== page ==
PAULUS FLORENTINUS (Paulo Attavanti, 1445?-1499). Quadragesimale de reditu peccatoris ad Deum. Milan: Leonardus Pachel and Uldericus Scinzenzeler, 10 September 1479.
Chancery 2o (295 x 220 mm). Collation: s2; a-z aa-nn8 oo6 (r blank, v tables; a1 blank, a2r author's dedication to Innocentius Romanus, a3r text, oo5r colophon, oo5v-oo6 blank). 296 leaves. 49 lines, double column, printed marginalia. Type: 2:79G. Woodcut portrait of the author on v. 2- to 8-line initial spaces with printed guide letters. Two Lombard initials (8- and 4-line) supplied in blue with red penwork decoration (a3r and n8v), 2 plain blue initials on q5v (4- and 2-line), yellow capital strokes on a few leaves only. Later (16th-century) manuscript foliation. (Upper outer corners of first few leaves a bit dampstained and softened, some minor dog-earing, marginal dampstain in last few quires, last leaf a bit stained, one or two small marginal wormholes, 3 or 4 sheets slightly browned.)
Binding: CONTEMPORARY ITALIAN WALLET-BINDING of limp vellum, back cover extended to form an overlapping fore-edge flap, six large stars of David made of brown leather thongs sewn onto outer fore-corners of covers and top and bottom of flap, toggle of rolled leather attached to flap by twisted thong (the toggle and its attachment a skillful modern restoration), fastening onto twisted tawed leather loop sewn through spine, title written in ink in a contemporary hand on upper cover; many deckle edges preserved; folding cloth case.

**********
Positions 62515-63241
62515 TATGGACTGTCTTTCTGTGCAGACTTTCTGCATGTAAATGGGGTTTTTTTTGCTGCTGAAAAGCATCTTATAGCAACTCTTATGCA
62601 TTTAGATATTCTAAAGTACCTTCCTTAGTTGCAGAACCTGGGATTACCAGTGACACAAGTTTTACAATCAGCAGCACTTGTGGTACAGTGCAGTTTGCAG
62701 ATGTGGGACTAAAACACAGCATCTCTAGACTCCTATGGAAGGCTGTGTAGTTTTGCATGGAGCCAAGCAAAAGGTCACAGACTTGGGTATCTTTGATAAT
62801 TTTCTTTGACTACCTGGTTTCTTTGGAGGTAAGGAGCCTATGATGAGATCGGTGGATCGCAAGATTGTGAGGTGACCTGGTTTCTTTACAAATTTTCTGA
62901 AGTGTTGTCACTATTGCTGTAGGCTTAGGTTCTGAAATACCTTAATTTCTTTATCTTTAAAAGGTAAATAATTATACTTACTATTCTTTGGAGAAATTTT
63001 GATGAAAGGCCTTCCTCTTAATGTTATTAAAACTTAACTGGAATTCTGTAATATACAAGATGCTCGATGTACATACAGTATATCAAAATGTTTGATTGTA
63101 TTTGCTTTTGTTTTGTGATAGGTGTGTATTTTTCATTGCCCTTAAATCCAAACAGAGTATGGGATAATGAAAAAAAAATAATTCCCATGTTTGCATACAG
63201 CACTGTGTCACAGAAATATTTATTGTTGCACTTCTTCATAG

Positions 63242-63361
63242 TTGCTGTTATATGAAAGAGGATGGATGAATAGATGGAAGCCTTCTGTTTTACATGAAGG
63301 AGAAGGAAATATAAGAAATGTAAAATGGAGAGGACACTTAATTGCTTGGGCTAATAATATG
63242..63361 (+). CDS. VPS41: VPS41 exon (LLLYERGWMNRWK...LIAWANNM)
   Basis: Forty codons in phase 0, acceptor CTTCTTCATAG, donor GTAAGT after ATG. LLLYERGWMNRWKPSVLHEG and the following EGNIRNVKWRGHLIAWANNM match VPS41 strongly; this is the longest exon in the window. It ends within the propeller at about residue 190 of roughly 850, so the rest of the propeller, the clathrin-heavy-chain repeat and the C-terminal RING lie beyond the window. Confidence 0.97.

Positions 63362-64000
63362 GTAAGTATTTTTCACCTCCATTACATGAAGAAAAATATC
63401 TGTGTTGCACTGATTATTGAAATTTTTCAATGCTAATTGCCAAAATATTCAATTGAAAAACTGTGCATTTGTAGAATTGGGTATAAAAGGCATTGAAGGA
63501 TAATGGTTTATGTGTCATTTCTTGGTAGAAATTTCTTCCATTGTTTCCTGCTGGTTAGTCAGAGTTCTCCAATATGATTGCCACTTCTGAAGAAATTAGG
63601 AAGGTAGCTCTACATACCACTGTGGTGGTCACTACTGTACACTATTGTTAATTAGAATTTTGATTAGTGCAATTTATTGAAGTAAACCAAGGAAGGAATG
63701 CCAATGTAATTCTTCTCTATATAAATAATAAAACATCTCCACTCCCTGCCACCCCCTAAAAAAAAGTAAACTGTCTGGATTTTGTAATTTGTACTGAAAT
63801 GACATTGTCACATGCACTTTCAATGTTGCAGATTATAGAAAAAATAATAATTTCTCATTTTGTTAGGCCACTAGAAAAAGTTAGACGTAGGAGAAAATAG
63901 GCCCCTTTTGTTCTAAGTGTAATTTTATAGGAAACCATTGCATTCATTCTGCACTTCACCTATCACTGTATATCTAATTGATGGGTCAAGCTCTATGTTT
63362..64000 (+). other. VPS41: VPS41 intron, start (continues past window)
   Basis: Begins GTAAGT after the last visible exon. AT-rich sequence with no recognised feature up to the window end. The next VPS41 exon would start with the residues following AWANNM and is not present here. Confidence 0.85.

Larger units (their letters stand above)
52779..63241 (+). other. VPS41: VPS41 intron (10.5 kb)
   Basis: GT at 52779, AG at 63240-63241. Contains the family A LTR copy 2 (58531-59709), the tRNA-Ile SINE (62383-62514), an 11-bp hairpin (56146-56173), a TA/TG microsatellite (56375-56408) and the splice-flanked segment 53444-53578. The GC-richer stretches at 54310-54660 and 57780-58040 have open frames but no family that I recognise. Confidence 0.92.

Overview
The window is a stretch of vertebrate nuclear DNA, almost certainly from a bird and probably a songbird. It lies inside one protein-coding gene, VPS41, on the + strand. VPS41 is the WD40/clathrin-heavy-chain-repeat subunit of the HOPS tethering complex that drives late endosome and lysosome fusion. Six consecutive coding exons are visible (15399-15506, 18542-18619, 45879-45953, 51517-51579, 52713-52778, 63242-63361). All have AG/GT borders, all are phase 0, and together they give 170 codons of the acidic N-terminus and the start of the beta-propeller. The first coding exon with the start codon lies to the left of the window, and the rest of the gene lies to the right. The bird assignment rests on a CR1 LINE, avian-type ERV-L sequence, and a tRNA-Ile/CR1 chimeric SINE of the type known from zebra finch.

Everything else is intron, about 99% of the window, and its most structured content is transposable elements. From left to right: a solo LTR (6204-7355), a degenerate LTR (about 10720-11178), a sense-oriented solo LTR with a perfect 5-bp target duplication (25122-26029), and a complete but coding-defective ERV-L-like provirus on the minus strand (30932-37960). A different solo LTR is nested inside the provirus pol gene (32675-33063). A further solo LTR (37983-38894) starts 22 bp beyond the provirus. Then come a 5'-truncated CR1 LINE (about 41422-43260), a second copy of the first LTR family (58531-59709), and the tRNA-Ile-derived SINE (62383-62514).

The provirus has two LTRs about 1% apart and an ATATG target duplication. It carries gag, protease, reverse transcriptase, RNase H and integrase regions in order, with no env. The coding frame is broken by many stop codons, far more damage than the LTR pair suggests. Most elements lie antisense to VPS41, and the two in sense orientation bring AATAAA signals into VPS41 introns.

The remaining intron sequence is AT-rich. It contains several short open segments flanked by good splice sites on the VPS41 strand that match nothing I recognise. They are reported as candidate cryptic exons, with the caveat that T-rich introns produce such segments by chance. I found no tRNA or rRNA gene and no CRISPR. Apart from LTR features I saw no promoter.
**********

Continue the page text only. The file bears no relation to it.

Provenance: manuscript chapter headings supplied in a neat contemporary hand in upper margins of rectos of a3-n8, contemporary manuscript entry in a different hand added to table on r, a few contemporary marginalia and underlinings in both hands, including long note at bottom of e8v-f1r -- LCA: pencilled initials within circle inside front cover -- [Geneva, Nicholas Rauch, 16-18 May 1960, lot 75 (to Chiesa)] -- [Lathrop C. Harper, cat. 25 no. 53] -- Otto Schäfer: sale, Sotheby's New York, 8 December 1994, lot 142 (to Quaritch).
FIRST AND ONLY EDITION of the Lenten sermons of the Florentine theologian Paolo Attavanti, a member of the Servite order, whose development in northern Italy he helped further. Attavanti participated in the humanist circle surrounding Lorenzo de' Medici and greatly admired Marsilio Ficino, who famously praised his "Orphic" eloquence. Known as the "quadragesimale dantesco," this set of sermons was inspired by meditations on the Divine Comedy.
The woodcut portrait of a cleric writing before a bookshelf, identified as the author by the initials on the lintel at bottom "M.P.F.O.S.S." (Magister Paulus Florentinus Ordinis Sancti Spiritus) and by the patriarchal cross on his robe (repeated with the insignia of his order in the pediment of the border), is generally considered to be THE FIRST RECORDED AUTHOR PORTRAIT IN A PRINTED BOOK (cf. R. Mortimer, "The Author's Image: Italian Sixteenth-Century Printer Portraits," Harvard Library Bulletin, vol. 7, no. 2, Summer 1996, pp. 11-12). The block was first used two weeks earlier in Pachel and Scinzenzeler's edition of Attavanti's Breviarium, and later in several other editions of Attavanti's works. These included an edition of the penitential psalms with his vernacular commentary printed at Venice by Ratdolt ca. 1483-85, indicating that the block may have belonged to the author rather than the printer. Copies were used for the Lyon and Memmingen reprints of his Breviarium.
The printing careers of the Bavarians Pachel and Scinzenzeler began at the press of Philippus de Lavagna (who claimed to have brought printing to Milan). Working together from 1477 and later independently, they were the most prolific Milanese printers of their day, bringing "mass production" to a city which had hitherto known only small printing offices.
H 7166*; BMC VI, 747 (IB. 26438); BSB-Ink. A-814; Harvard/Walsh 3098; IGI 7196; Kristeller, Die Lombardische Graphik der Renaissance (Berlin 1913), 39; Sander 654; Schäfer/von Arnim 263; Goff P-182.